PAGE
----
Despite follow-up communications from Complainant's counsel, Respondent has failed to make the transfers its apparent representative agreed to make. Complaint, Annexes 14 and 15.
The disputed domain names resolve to a WordPress website that contain no substantive content other than the following phrases: "PrefabTinyHouses.com"; "Redefining Living!"; "Nothing Found"; and "It seems we can't find what you're looking for. Perhaps searching can help.". Complaint, Annex 18.
5. Parties' Contentions
Complainant alleges that the disputed domain names are confusingly similar to Respondent's FINAL FOUR service mark, that Respondent has no rights or legitimate interests in respect of the disputed domain names, and that Respondent has registered and is using the disputed domain names in bad faith.
Respondent did not reply to Complainant's contentions.
6. Discussion and Findings
Paragraph 15(a) of the Rules instructs the Panel as to the principles the Panel is to use in determining the dispute:
"A Panel shall decide a complaint on the basis of the statements and documents submitted in accordance with the Policy, these Rules and any rules and principles of law that it deems applicable."
Paragraph 4(a) of the Policy directs that the complainant must prove each of the following:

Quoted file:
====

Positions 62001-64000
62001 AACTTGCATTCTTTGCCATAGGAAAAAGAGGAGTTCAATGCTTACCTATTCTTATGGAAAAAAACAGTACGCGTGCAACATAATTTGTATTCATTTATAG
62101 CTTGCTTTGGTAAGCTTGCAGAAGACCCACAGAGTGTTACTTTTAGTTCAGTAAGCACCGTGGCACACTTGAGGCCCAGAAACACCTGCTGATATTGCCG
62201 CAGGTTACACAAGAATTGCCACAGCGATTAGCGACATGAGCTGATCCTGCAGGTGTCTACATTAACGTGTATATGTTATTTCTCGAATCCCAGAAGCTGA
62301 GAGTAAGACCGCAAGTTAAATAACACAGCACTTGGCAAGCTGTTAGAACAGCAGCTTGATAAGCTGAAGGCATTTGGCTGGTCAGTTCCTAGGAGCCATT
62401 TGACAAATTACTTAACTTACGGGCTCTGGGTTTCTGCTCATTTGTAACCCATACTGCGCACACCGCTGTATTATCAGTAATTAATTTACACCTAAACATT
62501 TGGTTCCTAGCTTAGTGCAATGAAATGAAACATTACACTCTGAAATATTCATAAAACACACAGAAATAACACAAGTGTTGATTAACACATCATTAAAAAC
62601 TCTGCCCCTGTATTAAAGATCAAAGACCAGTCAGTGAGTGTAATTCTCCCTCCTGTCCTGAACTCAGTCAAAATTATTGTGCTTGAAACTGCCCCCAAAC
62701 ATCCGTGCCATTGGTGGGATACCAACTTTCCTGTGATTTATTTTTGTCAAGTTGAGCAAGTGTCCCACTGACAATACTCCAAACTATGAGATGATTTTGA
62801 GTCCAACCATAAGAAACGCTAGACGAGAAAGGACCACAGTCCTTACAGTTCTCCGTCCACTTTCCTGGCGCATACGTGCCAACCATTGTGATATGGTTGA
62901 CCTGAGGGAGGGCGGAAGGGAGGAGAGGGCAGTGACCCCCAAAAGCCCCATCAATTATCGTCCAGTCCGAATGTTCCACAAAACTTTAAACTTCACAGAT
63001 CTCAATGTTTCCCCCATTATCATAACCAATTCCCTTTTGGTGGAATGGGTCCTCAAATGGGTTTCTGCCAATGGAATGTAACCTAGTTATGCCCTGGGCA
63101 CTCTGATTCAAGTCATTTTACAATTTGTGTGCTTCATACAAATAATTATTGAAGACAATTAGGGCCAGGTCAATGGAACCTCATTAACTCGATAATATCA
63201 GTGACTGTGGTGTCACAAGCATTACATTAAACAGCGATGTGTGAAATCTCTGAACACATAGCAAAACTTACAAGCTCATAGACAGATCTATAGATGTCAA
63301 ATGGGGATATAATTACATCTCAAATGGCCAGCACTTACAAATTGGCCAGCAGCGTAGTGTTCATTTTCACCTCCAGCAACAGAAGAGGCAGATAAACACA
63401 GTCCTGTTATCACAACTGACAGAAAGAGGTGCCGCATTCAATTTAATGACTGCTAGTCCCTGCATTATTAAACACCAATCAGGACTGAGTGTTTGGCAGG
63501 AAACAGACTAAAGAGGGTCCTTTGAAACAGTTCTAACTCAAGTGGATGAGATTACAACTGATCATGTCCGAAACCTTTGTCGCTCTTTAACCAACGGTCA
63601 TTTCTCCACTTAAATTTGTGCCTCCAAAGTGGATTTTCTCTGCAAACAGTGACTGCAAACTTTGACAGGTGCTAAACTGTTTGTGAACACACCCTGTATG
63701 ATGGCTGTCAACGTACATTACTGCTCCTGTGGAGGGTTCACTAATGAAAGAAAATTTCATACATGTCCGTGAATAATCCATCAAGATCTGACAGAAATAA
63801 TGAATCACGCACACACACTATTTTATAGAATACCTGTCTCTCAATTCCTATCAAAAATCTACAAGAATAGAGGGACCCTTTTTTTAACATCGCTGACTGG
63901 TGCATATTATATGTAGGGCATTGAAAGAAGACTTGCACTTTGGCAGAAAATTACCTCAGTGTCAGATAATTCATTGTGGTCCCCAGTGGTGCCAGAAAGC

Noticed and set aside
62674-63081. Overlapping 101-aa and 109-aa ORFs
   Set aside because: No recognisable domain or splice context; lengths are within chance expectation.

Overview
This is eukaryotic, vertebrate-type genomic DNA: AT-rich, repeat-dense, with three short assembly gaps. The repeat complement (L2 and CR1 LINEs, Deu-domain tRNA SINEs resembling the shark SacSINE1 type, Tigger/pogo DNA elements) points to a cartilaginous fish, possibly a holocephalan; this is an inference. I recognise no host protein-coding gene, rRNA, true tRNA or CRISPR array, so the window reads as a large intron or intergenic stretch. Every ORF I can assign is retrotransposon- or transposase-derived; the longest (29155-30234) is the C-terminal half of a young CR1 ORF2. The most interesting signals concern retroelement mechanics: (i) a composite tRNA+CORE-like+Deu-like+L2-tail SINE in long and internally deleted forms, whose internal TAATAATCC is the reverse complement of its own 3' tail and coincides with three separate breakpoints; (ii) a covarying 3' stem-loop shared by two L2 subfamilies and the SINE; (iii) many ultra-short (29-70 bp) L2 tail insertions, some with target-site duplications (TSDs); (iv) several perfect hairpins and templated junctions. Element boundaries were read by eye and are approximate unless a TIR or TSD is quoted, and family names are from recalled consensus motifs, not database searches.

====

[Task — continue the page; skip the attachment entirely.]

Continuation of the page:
1) that the domain name registered by the respondent is identical or confusingly similar to a trademark or service mark in which the complainant has rights; and,
2) that the respondent has no rights or legitimate interests in respect of the domain name; and,
3) that the domain name has been registered and is being used in bad faith.
A. Identical or Confusingly Similar
The disputed domain names incorporate Complainant's well-known registered FINAL FOUR service mark together with the name or initials of the city in which the 2018 Final Four phase of Complainant's annual basketball tournament will be held. Accordingly, the Panel finds that the disputed domain names are confusingly similar to Complainant's FINAL FOUR service mark.
B. Rights or Legitimate Interests
The consensus view of WIPO panelists concerning the burden of establishing no rights or legitimate interests in respect of the domain name is as follows: